These Lands Are My Lands

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My mother sent me a postcard with a picture of the Queen the day I became an American citizen. "Just a reminder" she wrote on the back. No doubt concerned that I'm going to start sounding more like a buffalo wing than a shepherd's pie, she's right to worry. With England facing the U.S. in their opening World Cup soccer match this Saturday, my dueling nationalities have left me with inner turmoil. Do I root for the motherland or the homeland?

Having grown up watching many national sporting endeavors end in futility, I feel I owe some allegiance to England. Unlike the USA's repetitive daily Olympic gold medals, my childhood memories are of 24/7 Olympic coverage with a bleary eyed BBC announcer saying, "Don't go to bed folks, cause at 4am we've got a very real chance of a bronze in the judo." A rare moment of tear-soaked English glory.

And that's my dilemma. England, the perennial underachiever, in this game the overwhelming favorite. The U.S., bullying champions of so much it chooses to participate in, now the ankle-biting underdog.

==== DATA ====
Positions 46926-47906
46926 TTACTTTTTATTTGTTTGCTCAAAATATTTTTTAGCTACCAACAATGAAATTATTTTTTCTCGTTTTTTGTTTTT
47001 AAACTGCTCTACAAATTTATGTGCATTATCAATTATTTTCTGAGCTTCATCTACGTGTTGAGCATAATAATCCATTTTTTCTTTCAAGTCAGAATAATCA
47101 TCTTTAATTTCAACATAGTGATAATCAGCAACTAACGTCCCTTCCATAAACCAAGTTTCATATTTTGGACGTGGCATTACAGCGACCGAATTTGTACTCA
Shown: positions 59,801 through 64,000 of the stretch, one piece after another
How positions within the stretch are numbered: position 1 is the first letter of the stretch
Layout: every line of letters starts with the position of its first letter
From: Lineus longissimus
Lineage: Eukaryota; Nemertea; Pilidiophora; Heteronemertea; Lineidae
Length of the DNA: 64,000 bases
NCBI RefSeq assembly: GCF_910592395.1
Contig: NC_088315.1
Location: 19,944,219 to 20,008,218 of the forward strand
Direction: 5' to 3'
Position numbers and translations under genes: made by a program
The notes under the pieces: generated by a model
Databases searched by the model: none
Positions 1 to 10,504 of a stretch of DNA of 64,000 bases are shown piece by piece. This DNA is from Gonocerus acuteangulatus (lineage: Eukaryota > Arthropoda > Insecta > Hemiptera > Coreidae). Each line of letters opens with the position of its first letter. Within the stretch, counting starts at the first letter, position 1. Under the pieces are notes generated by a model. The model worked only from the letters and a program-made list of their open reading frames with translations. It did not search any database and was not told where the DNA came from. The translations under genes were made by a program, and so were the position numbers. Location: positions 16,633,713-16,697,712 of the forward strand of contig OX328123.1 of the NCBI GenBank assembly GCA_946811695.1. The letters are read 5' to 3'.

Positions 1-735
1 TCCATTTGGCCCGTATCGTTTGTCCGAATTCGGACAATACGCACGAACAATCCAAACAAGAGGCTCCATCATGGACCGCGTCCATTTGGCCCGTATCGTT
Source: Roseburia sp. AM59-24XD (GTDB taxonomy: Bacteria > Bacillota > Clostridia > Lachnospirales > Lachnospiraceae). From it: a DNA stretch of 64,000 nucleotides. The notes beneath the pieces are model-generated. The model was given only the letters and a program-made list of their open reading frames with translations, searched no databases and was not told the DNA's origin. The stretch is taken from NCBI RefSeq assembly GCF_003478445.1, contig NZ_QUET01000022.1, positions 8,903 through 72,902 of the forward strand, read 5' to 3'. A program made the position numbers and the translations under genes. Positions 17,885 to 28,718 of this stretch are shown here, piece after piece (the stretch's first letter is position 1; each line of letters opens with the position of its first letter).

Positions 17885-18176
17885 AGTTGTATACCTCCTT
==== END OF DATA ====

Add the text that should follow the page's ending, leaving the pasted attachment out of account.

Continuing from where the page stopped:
Maybe it's about being turned off by the English tabloid mentality, awash with its bombastic patriotic "Gawd save the Queen" and chants for In-ger-land. In this country, and especially in San Francisco's micro melting pot, soccer is the domain of lefty liberals and migrant workers -- both of which seem to represent, in some fashion, me.

England needs to win this game to have the best chance of avoiding a much tougher schedule. And yet, I keep coming back to the cruel hilarity that would ensue if England play to type and lose when it matters most. But the U.S. is a massive outsider to win the World Cup, so why push for them to win a game that would in all probability lead them nowhere?


The fact that the English are far more aware than the average American that their last World Cup encounter, albeit 60 years ago, resulted in an American victory, only proves that losers of this game will remember it most. Perhaps that's why I'm the only person watching who's rooting for a tie.

With a Perspective, I'm Lewis Heathcote.